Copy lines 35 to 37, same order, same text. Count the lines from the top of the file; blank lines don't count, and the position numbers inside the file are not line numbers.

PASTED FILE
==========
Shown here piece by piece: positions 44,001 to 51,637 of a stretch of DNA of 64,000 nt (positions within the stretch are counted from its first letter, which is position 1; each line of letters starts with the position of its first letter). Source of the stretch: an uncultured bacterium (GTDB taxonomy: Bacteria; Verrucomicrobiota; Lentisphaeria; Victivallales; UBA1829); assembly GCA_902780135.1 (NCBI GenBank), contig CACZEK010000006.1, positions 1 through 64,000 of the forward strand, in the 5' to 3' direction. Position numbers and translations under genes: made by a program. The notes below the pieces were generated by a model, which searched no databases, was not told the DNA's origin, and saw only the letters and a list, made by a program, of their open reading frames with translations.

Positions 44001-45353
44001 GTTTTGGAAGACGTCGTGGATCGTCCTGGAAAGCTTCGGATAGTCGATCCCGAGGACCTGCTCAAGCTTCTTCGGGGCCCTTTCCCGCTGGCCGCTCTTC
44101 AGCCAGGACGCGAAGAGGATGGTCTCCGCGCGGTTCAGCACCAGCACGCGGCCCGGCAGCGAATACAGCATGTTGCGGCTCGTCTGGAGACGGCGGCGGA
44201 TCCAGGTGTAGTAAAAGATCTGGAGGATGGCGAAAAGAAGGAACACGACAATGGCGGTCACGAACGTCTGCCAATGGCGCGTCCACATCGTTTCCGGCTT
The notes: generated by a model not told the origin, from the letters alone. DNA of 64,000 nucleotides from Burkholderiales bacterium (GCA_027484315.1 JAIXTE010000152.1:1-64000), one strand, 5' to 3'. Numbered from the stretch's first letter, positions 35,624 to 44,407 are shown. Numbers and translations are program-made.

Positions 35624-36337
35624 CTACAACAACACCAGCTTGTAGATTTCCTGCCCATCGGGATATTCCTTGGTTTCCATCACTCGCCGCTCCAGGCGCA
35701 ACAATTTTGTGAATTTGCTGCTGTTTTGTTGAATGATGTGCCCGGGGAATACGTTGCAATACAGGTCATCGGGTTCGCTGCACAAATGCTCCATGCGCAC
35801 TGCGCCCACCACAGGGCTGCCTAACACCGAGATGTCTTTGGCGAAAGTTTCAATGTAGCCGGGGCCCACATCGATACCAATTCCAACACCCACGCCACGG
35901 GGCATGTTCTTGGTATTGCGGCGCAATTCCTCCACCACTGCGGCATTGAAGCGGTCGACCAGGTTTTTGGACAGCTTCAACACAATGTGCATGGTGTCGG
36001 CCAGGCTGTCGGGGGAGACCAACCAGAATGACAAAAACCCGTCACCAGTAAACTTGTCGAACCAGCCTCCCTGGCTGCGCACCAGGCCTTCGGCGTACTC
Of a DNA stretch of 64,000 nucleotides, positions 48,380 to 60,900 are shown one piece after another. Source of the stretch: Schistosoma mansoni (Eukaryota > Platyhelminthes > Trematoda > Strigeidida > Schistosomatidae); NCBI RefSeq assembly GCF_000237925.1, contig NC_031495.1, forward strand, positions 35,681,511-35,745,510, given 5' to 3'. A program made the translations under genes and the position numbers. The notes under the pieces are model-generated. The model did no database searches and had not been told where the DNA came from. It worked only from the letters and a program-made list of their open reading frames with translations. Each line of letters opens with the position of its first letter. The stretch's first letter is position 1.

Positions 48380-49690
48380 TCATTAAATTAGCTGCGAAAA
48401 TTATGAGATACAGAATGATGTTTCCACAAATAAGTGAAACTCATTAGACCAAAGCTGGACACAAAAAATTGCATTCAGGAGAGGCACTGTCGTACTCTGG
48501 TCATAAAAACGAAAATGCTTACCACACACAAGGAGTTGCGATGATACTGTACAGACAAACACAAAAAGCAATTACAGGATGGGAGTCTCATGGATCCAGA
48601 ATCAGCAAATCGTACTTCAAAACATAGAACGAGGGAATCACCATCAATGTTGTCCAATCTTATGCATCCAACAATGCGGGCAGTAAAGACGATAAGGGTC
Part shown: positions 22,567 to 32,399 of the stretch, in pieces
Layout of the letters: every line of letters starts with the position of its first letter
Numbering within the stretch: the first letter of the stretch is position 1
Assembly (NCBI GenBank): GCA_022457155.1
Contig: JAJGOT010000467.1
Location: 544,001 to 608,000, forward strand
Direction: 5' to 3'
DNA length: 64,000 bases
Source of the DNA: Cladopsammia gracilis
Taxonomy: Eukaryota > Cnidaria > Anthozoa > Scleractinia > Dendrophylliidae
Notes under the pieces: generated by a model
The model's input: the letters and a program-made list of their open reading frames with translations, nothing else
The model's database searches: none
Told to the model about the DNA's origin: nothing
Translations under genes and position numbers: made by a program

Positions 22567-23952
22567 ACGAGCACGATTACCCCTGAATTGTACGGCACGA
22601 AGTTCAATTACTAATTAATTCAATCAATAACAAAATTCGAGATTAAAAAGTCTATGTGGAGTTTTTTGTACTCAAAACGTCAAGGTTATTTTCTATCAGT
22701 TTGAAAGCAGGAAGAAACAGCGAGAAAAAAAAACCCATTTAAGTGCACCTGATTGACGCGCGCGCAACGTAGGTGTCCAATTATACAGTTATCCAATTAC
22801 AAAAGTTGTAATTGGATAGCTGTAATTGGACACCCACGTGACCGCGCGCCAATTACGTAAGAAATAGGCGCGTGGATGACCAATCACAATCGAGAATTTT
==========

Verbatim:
22567 ACGAGCACGATTACCCCTGAATTGTACGGCACGA
22601 AGTTCAATTACTAATTAATTCAATCAATAACAAAATTCGAGATTAAAAAGTCTATGTGGAGTTTTTTGTACTCAAAACGTCAAGGTTATTTTCTATCAGT
22701 TTGAAAGCAGGAAGAAACAGCGAGAAAAAAAAACCCATTTAAGTGCACCTGATTGACGCGCGCGCAACGTAGGTGTCCAATTATACAGTTATCCAATTAC